Anyhow, knowing how these types of arguments on GB can devolve into mindless name-calling and a "I said, you said" conversational structure (which I have no interest in whatsoever), I will quite simply just suggest that we should agree to disagree. Chances are, as it stands now, you'll be proven right in 2017 and I'll have to eat the proverbial crow. So yeah, let's just agree to disagree.

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Sydney won by two votes for 2000, a closer margin than Paris VS London. I would say that's neck and neck. Beijing was always Sydney's competition and even the Sydney team was surprised by their win, event more so given that Beijing lead nearly every round.

2008 was they way it was because they surprisingly lost 2000.

Sydney was not expected to beat Beijing, even to some degrees by their bid team. That doesn't mean Sydney is not a global city.

If you read a lot of the media from the time - much of the narrative was that China had emerged with an Olympic bid but it was received with great scepticism, due to organisational concerns and human rights issues, which were far more glaring following 1989. Sydney was bright and sexy and had a lot to offer. I just don't think it was surprising. Even Manchester was regarded as having a good chance for 2000.

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If you read a lot of the media from the time - much of the narrative was that China had emerged with an Olympic bid but it was received with great scepticism, due to organisational concerns and human rights issues, which were far more glaring following 1989. Sydney was bright and sexy and had a lot to offer. I just don't think it was surprising. Even Manchester was regarded as having a good chance for 2000.

It was a wide-open race. At one stage, Berlin was regarded as the favourite to win...until the anti-Olympic protestors and the sheer incompetence of the bid committee effed it up for the city. Frankly,it was just a house of cards...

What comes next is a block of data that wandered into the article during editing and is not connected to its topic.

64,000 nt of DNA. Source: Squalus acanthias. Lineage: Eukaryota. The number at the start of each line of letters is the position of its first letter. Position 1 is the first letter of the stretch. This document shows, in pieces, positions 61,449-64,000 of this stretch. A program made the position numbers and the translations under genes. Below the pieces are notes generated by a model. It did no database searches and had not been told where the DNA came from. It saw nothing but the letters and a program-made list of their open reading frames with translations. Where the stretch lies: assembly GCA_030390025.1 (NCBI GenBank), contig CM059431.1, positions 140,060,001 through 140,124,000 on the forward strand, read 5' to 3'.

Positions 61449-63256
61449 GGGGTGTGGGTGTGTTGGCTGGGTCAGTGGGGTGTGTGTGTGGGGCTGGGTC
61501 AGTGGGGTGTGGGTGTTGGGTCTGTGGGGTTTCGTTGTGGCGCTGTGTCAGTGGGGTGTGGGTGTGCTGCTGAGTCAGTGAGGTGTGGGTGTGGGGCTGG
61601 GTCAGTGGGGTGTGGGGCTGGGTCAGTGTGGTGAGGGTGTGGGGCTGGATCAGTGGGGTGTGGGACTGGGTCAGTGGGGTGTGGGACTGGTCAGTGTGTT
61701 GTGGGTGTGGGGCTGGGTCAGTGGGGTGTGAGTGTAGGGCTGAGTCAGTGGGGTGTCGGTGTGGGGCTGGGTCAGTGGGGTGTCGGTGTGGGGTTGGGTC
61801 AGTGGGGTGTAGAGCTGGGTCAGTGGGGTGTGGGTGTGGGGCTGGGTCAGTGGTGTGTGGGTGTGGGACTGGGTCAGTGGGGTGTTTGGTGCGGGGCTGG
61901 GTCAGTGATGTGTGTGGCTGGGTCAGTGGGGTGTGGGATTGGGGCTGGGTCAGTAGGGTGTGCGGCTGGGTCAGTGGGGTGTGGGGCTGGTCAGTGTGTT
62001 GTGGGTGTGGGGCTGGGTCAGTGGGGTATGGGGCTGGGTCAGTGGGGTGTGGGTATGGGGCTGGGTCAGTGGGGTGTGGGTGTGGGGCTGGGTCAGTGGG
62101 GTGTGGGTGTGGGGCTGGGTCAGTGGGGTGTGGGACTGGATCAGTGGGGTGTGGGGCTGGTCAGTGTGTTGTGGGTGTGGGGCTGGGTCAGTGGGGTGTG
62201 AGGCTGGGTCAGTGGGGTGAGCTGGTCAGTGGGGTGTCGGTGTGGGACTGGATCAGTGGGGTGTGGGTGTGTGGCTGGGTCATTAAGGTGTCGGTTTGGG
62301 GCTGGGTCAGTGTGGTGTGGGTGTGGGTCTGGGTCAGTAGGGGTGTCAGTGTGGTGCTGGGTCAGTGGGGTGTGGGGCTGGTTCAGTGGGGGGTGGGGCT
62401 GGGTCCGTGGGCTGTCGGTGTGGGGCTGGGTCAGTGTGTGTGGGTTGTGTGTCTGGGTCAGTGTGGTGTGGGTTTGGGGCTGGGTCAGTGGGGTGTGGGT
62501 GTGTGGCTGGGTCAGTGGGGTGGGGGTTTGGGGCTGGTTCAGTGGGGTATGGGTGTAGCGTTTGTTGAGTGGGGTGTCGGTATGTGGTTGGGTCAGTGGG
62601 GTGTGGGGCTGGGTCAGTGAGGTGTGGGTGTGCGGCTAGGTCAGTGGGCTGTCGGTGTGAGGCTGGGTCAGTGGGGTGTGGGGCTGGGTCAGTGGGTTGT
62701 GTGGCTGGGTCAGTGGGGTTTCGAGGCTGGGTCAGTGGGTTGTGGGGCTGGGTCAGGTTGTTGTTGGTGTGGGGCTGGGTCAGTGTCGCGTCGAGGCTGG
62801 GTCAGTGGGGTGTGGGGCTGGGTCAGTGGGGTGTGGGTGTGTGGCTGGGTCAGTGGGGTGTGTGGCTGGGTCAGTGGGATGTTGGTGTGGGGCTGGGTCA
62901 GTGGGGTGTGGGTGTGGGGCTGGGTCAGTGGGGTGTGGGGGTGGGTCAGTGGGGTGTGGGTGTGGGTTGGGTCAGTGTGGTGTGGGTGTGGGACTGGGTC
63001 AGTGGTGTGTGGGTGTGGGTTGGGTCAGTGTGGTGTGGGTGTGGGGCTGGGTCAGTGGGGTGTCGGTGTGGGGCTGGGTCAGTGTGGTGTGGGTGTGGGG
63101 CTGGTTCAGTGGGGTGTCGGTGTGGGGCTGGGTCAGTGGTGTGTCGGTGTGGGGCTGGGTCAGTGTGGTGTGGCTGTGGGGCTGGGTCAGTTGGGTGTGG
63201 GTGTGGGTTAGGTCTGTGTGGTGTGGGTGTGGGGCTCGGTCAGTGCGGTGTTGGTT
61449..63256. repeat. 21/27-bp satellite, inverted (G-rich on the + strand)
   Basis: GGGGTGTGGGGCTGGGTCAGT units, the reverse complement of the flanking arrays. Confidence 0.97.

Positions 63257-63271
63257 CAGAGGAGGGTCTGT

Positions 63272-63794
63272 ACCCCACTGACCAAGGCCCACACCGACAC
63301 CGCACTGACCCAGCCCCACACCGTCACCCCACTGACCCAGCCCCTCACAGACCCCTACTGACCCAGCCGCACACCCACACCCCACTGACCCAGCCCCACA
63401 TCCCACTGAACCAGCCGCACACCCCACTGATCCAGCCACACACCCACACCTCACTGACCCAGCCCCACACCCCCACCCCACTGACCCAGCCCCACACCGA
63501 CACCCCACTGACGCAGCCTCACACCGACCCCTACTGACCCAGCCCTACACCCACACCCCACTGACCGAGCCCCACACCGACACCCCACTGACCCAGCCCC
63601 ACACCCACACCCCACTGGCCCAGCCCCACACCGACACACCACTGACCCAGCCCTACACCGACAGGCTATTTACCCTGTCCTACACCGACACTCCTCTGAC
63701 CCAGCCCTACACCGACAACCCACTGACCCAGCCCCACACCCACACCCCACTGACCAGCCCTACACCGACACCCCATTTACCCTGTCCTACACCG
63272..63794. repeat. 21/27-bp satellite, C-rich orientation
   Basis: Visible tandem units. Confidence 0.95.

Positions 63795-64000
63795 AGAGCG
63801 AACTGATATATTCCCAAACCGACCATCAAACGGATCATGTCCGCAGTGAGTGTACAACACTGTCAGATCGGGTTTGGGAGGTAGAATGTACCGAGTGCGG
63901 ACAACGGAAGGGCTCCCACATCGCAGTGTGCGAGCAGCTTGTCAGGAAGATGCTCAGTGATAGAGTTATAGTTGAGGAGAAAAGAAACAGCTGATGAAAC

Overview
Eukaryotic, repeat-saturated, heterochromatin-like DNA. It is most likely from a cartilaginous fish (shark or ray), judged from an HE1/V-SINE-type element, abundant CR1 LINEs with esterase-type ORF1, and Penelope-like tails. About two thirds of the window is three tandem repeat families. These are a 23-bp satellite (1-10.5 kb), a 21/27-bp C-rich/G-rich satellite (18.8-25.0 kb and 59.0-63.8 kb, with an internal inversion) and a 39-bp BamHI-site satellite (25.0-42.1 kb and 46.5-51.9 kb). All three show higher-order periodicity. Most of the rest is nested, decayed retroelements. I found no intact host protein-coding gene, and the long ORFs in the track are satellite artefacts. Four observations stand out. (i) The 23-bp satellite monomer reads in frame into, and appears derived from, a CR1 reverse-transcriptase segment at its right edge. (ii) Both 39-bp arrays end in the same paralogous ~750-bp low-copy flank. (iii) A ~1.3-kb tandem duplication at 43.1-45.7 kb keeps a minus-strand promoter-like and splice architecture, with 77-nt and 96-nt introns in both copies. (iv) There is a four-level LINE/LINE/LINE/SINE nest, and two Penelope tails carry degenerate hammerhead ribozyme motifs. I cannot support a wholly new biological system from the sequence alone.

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That's essentially what I said, so I'm not certain why you feel the need to reiterate something that goes without saying. However, I did sense a feeling of "Ah, now Paris has got in, we might just as well book our tickets for France in 2024".

Because no one is really saying that. You're confusing some people's excitement as a given. Making the implication that the rest of us somehow don't know or don't think that Paris obviously will have to "work for it" to get it.

I'm a bit disappointed that you'd question my objectivity, especially as I'm sure most people on here would agree that I have a facts- and data-based approach and tend to reflect quite carefully before I say something. All I can say is that I'm no blind cheerleader for Hamburg and that I'm always happy to entertain a constructive discussion about the merits of the German bid. I personally don't think (and I've also provided the facts regarding that point) that Berlin would have been suitable, name recognition or no name recognition.

That's not what I'm (or anyone else here, FTM) refuting. Again, when your "facts & data based approach" arguments can just as easily (if not moreso) be also applied to Paris, but you conveniently just try to tailor-make them for Hamburg, then yeah, that does seem to make you a kind of a blind cheerleader (your words).

No one is necessarily arguing against the merits of a Hamburg bid. But as you pointed out earlier that the favorite doesn't always win, well neither does the most "merited" bid a lot of the time. Whether or not Berlin was suitable is irrelevant now since they're no longer part of the equation, & we have no way of knowing for sure how they would've faired today, other than just mere speculation of past 'facts'.

I'm not disputing name ID, Paris' obvious status as a favourite or the attraction it would pose for the IOC to host the Olympic Games there. So, there's no need to remind me of Olympic history -